At the end of August 2014, the IRS finally issued the proposed instructions for the reporting forms, and even today the IRS issued updated questions and answers regarding the reporting rules. While those rules remain somewhat in flux, there is no time to waste because beginning January 2015, you will need to have the systems in place to capture the data necessary to comply with these complex reporting rules on a month-by-month basis.
There are two separate reporting requirements: (1) individual mandate reporting and (2) employer mandate reporting. Both reporting requirements become effective January 1, 2015.
INDIVIDUAL MANDATE REPORTING
The purpose of the individual mandate reporting is to provide information regarding “minimum essential coverage” (MEC) and whether an individual satisfied the individual mandate (to have coverage or pay a penalty) for the preceding calendar year. Insurance companies who issue individual and group health insurance will be required to comply with the individual mandate reporting requirements, as will employers who sponsor self-funded health plans (even those private employers with less than 50 full-time equivalents and governmental employers).
The reporting will basically require a two-step process: (1) reporting to the employee by January 31 of the following year; and (2) reporting to the IRS by March 31 of the following year (or February 28 if filing by paper). For example, for the 2015 calendar year, an employer who has a self-funded health plan will be required to report certain information to each employee by January 31, 2016. That same employer will be required to report certain information to the IRS by March 31, 2016.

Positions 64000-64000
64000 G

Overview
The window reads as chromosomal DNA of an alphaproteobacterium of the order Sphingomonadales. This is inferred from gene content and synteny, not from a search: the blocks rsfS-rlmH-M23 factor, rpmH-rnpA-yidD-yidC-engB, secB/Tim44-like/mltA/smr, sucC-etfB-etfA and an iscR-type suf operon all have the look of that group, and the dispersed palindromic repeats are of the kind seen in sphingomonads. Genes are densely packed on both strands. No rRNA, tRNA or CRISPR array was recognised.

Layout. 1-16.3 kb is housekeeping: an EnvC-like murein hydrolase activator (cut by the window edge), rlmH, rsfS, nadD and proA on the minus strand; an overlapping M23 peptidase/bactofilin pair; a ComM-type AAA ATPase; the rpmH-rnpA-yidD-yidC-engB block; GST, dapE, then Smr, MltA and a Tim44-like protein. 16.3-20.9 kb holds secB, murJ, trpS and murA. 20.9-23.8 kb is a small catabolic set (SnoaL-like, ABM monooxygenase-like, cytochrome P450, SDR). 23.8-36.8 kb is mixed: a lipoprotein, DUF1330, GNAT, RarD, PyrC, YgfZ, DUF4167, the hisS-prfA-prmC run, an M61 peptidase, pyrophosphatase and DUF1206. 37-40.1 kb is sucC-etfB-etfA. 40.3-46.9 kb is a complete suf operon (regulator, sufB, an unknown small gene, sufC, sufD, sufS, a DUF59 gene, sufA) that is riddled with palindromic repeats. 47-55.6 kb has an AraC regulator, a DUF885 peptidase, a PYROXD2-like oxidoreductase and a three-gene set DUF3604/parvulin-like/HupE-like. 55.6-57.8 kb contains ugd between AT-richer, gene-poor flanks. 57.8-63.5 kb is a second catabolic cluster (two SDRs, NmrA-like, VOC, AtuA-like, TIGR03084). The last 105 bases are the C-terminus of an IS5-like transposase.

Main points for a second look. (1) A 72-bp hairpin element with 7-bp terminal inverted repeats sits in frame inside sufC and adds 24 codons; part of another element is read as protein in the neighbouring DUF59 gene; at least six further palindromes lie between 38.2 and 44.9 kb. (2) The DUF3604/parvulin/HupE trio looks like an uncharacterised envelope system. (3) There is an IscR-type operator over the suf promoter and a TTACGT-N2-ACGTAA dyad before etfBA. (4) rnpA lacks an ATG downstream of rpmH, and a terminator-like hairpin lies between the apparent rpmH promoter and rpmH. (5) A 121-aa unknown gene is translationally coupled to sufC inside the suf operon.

Because this reporting requires the reporting entity to report the SSN of each individual who is covered under the policy or program, many self-funded employers who will be required to do this reporting will need to take steps – now – to track down the SSNs of their employees’ dependents. There is a step-by-step process that a reporting entity must follow to satisfy its obligation to track down this information.
In addition to the reporting to the IRS as mentioned above, a reporting entity will also be required to furnish a statement – with the same information that is reported to the IRS – to the “responsible individual,” which includes the primary insured, the employee, or the former employee. Note that there is no requirement to provide statements to beneficiaries or dependents (such as spouses or covered adult children).
The purpose of the employer reporting requirement is to help the IRS determine which large employers are subject to play-or-pay penalties and identify which individuals are eligible for federal subsidies through a marketplace exchange.
Just like the individual mandate reporting described above, the employer mandate reporting will be a two-step process: (1) reporting to the employee by January 31 of the following year; and (2) reporting to the IRS by March 31 of the following year (or February 28 if filing by paper). For example, for the 2015 calendar year, a large employer will be required to report certain information to each employee by January 31, 2016. That same employer will be required to report certain information to the IRS by March 31, 2016.
Even though reporting will first be required in early 2016, you will need to start capturing the needed data beginning in January 2015. Thus, now really is the time to be working on a plan.
Please contact us if you have questions about this or any other aspect of complying with the Affordable Care Act.